Additional Comments on the Virginia Case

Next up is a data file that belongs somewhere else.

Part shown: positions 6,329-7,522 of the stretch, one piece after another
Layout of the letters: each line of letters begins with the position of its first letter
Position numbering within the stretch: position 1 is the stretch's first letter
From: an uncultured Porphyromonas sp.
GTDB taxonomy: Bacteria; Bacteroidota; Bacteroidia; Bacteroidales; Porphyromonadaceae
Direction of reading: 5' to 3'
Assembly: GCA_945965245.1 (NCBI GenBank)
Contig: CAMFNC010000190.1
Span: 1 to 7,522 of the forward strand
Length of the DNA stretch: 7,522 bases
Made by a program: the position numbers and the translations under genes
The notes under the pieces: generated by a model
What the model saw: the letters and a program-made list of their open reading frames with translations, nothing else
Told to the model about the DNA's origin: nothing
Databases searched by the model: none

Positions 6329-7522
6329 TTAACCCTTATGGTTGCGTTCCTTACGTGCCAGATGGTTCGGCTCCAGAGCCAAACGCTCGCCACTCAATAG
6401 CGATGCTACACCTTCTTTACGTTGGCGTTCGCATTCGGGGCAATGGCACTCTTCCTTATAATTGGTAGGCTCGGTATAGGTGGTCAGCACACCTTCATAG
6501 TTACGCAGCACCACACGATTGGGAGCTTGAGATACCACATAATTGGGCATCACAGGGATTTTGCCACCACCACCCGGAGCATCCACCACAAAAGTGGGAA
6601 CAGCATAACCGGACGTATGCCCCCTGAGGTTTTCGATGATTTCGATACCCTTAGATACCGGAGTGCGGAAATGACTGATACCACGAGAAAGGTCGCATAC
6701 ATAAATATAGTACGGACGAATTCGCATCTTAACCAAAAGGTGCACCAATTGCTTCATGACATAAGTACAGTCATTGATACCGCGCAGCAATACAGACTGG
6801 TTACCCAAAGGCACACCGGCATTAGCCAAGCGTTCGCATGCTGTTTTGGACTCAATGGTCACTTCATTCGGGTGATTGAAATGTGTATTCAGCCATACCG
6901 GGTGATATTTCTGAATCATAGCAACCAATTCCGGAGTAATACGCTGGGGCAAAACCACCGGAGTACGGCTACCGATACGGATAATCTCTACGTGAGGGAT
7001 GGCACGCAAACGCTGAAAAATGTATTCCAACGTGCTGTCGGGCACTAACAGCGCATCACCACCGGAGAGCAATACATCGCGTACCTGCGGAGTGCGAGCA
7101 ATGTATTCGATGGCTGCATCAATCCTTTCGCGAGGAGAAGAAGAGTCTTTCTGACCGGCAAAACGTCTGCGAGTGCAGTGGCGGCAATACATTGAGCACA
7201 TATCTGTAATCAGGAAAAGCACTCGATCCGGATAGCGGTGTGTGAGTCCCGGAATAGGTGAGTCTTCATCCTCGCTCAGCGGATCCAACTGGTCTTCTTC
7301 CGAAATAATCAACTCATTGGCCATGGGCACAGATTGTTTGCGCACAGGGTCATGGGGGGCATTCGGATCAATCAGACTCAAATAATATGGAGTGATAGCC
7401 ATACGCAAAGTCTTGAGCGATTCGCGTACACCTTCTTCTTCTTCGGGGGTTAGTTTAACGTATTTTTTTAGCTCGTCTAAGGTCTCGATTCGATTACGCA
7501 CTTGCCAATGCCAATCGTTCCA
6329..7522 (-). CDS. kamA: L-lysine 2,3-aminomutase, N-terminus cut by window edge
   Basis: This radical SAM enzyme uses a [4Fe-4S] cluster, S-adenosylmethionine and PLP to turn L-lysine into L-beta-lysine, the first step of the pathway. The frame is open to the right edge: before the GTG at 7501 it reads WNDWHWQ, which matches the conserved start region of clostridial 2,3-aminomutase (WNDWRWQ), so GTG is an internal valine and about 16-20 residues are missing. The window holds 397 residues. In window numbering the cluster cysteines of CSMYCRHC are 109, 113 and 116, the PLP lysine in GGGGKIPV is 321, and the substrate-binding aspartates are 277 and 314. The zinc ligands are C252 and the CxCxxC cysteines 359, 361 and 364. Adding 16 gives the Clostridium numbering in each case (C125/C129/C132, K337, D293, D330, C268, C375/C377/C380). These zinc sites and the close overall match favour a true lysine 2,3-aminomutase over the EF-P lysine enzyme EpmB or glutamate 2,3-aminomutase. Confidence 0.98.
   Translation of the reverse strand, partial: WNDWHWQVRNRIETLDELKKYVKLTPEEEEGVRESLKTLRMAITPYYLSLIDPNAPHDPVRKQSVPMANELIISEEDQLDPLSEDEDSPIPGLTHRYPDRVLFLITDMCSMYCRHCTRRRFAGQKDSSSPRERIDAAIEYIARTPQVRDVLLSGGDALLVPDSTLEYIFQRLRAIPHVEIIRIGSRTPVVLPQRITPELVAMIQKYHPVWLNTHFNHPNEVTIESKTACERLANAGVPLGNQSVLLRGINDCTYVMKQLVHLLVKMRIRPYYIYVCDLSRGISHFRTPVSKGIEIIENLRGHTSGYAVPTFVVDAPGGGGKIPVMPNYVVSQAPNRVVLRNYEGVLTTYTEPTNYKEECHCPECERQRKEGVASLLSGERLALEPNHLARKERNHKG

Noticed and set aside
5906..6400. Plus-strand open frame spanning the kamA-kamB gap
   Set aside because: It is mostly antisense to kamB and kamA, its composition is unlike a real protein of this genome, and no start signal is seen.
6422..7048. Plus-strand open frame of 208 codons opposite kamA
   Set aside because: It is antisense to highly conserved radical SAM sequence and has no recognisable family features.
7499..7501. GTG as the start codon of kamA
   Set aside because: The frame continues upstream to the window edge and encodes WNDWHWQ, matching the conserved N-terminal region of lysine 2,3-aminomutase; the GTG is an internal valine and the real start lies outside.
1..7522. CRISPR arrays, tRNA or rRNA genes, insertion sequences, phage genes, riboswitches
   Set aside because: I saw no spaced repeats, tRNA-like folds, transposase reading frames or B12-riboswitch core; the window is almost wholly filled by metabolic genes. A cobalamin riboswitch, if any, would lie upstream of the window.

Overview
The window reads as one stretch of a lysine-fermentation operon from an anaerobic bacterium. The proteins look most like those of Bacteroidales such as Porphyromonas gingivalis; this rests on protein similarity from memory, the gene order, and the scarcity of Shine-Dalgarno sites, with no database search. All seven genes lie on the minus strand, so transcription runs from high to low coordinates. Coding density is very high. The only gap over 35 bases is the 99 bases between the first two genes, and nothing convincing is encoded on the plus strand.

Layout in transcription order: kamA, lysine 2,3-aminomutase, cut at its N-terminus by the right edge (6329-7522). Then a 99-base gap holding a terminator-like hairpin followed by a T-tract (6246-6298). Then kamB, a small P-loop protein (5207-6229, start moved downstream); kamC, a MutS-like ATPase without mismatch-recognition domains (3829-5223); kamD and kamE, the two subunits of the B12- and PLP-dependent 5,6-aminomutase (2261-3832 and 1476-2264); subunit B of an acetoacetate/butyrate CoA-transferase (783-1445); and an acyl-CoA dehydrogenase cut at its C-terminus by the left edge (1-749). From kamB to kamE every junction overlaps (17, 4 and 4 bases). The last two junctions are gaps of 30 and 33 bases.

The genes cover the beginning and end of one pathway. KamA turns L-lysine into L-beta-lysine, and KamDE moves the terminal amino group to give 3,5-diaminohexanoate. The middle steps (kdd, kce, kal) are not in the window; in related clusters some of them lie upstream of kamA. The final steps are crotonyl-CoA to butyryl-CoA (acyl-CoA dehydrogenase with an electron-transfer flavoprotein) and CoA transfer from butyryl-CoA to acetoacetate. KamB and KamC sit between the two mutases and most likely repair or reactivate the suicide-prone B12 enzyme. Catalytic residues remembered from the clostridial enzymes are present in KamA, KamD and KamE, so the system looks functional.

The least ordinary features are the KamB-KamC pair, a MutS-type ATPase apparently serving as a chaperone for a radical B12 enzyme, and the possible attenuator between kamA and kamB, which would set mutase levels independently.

After reading Judge Hudson’s opinion, I’ve come to the inescapable conclusion, in which the judge himself concurs, that this question will reach the United States Supreme Court before a dispositive ruling occurs. If the limits of the commerce clause are infinite, this means that we have no constitutional limitations at all, but only the self-restraint of those who govern. This was made abundantly clear through the means by which the Patient Protection and Affordable Care Act (aka Obamacare) became law. In the face of serious doubts by a demonstratively large portion of the population, and the unanimous opposition of the current minority party, a bill not understood, or even read, by most of our lawmakers was passed by a procedural maneuver that makes a mockery of careful and deliberate legislation. The challenges by the various states like Virginia and Missouri may not prevail before our highest court. For the past 70+ years the court has been generally deferential to the findings and will of Congress. The 1942 Wickard v. Filburn case stretched the commerce clause beyond any theoretical bounds. The current Supreme Court, or should I say the Supreme Court before the addition of the two most recent justices (who probably make no discernible ideological difference), had an opportunity to rein in the impact of Wickard in Gonzales v. Raich (the medical marijuana case) and declined to do it, led by, of all people, Justice Scalia. Admittedly, that was one of those cases in which bad facts made bad law – I’m sure the very prospect of legalizing the drug like marijuana shook Scalia’s sensibilities to their core. Nevertheless, if there is any limit to Congress’s power under the commerce clause, it certainly must include the proscription of forcing individuals to engage in commercial activity. If it does not we have no limited government; we have the modern day equivalent of the Divine Right of Kings.

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